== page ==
In Knockout Musical ‘Six,’ King Henry VIII’s Wives Have Their #MeToo Moment

From left: Abby Mueller, Samantha Pauly, Adrianna Hicks, Andrea Macasaet, Brittney Mack and Anna Uzele in “Six” at Chicago Shakespeare Theatre. (Photo by Liz Lauren)From left: Abby Mueller, Samantha Pauly, Adrianna Hicks, Andrea Macasaet, Brittney Mack and Anna Uzele in “Six” at Chicago Shakespeare Theatre. (Photo by Liz Lauren)

Forget about spending your last dime for tickets to The Rolling Stones’ concerts at Soldier Field next month. Instead, check out the fire-breathing female royalty of “Six,” the sensational musical now receiving its North American premiere on the stage of Chicago Shakespeare Theater’s The Yard. And watch as the sextet of King Henry VIII’s wives – variously divorced, beheaded, dead of natural causes or widowed – tear it up to the roar of an all-female band as they finally get their #MeToo moment.

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Already a sensation in Brexit-land, “Six” – with a knockout score by Toby Marlow and Lucy Moss, dynamite direction by Moss and Jamie Armitage, and powerhouse music direction by Roberta Duchak – now features a cast of five Americans (and one Canadian) who could easily compete with the biggest pop stars of the moment, from Beyoncé and Adele, to Rihanna and Ariana Grande. And before going any further there is this note to the men in the audience: The fabulous voices and flashy eye candy of these exorcised “Tudor queens” will easily distract you from any sense of discomfort or guilt.

From left: Abby Mueller, Samantha Pauly, Adrianna Hicks, Andrea Macasaet, Brittney Mack and Anna Uzele in “Six.” (Photo by Liz Lauren)From left: Abby Mueller, Samantha Pauly, Adrianna Hicks, Andrea Macasaet, Brittney Mack and Anna Uzele in “Six.” (Photo by Liz Lauren)

The premise at work in this volcanic 85-minute, high-drama rock concert is this: More than five centuries after they’ve met their various fates, Henry’s ex-wives have come together to reckon with history, compete for attention and set the record straight.

As it turns out, they are very much forces to reckon with, with each performing a soliloquy-in-song (with exceptionally clever lyrics) that ideally fits their nature and their history with Henry. True, they tend to portray themselves as angry victims of the king’s whims, but in their latter-day incarnation they can unquestionably hold their own. And not only do they discover that in unity there is power, but they come to realize that in many ways time has rendered them more famous and powerful than their husband.

Starting things off is Catherine of Aragon (the volcanic Adrianna Hicks), who was imported from Spain, spent seven years in prison before becoming Henry’s first wife, was married to him for the longest time (24 years), refused to be “replaced,” and finally saw the marriage annulled.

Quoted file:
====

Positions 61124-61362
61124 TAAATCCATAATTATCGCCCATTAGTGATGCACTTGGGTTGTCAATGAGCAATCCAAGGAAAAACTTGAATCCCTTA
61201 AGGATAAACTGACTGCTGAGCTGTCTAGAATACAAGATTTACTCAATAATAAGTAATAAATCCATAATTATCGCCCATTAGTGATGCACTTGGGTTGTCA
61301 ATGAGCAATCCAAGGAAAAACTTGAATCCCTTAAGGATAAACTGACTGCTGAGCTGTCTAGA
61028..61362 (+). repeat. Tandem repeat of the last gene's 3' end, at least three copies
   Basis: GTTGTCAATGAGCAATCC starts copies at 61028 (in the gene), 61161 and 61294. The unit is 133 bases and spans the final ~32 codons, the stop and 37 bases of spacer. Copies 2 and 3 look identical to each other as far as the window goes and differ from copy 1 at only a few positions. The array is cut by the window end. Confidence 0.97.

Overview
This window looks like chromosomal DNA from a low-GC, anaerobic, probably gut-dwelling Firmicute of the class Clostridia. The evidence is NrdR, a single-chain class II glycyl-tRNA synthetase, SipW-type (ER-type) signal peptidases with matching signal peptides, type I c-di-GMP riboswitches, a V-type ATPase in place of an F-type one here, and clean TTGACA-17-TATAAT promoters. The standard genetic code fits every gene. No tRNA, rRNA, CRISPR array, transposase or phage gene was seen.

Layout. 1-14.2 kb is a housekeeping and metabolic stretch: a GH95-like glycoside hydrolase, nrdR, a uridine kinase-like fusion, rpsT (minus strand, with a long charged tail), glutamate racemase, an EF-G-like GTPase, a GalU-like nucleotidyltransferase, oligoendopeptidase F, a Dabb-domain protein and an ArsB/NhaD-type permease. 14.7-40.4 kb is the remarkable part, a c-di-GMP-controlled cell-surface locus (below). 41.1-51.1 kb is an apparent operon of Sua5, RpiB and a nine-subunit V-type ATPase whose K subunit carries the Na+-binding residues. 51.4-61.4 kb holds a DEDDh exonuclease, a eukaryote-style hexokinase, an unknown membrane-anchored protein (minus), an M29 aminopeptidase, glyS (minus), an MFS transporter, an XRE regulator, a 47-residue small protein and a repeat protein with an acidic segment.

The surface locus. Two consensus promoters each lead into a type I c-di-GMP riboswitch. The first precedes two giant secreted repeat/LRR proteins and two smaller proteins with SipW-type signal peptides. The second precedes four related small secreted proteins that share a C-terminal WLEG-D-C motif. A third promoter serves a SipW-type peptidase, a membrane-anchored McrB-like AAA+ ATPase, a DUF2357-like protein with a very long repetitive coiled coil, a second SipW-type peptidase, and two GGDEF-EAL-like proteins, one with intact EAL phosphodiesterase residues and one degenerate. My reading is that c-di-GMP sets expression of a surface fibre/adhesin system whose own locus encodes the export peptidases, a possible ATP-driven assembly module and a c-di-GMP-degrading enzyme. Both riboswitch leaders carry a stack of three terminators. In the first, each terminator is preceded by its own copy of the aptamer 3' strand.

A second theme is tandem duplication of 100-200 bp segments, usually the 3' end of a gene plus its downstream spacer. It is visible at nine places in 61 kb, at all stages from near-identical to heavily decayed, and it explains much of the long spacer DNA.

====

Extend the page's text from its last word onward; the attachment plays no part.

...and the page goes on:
Andrea Macasaet, center, performs “Don’t Lose Ur Head” in “Six.” (Photo by Liz Lauren)Andrea Macasaet, center, performs “Don’t Lose Ur Head” in “Six.” (Photo by Liz Lauren)

Next comes Anne Boleyn (petite, sharp-edged Andrea Macasaet), the temptress who could play the same game as Henry, and some say became the most famous of the wives. As it happened, she lost the game, but gained considerable attention because she was beheaded.

Suffering mightily (and silently) for what she says was her true love for the king, is Jane Seymour (Abby Mueller, who sings the show’s beautiful, torchy ballad, “Heart of Stone,” with a passion that also makes ideal use of her distinctive voice). Seymour died in childbirth, and left an all-important male heir.

Anna of Cleaves (hot and spicy Brittney Mack), is the German girl whose portrait, painted by the masterful artist Hans Holbein, left the king thinking she was not pretty enough to marry. But he did, and she was “lucky” enough to get an annulment and survive.

Katherine Howard (leggy Samantha Pauly, who movingly chronicles her youthful use and abuse by the many men whose lust she mistook for love), is another queen who was executed.

And last but not least, there is Catherine Parr (the stunning, charismatic Anna Uzele), who had no choice but to end things with the man she adored, and was forced to marry Henry. She sings the defiant “I Don’t Need Your Love,” and then becomes Henry’s widow – a survivor who understands the joint power of “the six.”

Anna Uzele, center, performs “I Don’t Need Your Love” in “Six.” (Photo by Liz Lauren)Anna Uzele, center, performs “I Don’t Need Your Love” in “Six.” (Photo by Liz Lauren)

Gabriella Slade’s glittering costumes are an inspired mix of 15th century shapes and grandeur and 21st century sexiness, with Tim Deiling’s arena-style lighting adding to the rock and roll buzz of it all.

And then there’s the terrific back-up band, dubbed “The Ladies in Waiting,” whose musicians wait for nothing as they beat out their own powerhouse feminist message with Julia Schade (as conductor/keyboardist), Kimi Hayes (on guitars); Stacy McMichael (on electric bass); and Sarah Allen (on drums).

Aside from his many wives, Henry VIII is known as the king who promulgated the doctrine of “the divine right of kings” whose absolute authority comes from God rather than his subjects. Little could he have imagined that one day his wives would join forces to set him straight, or at least star in a show ready to head out on tour, or travel by gilded carriage straight to New York.

“Six” runs through Aug. 4 at Chicago Shakespeare Theater’s The Yard, 300 E. Grand Ave. on Navy Pier. For Tickets ($32-$62) call (312) 595-5600 or visit chicagoshakes.com. Running time is 85 minutes with no intermission.

Follow Hedy Weiss on Twitter: @HedyWeissCritic


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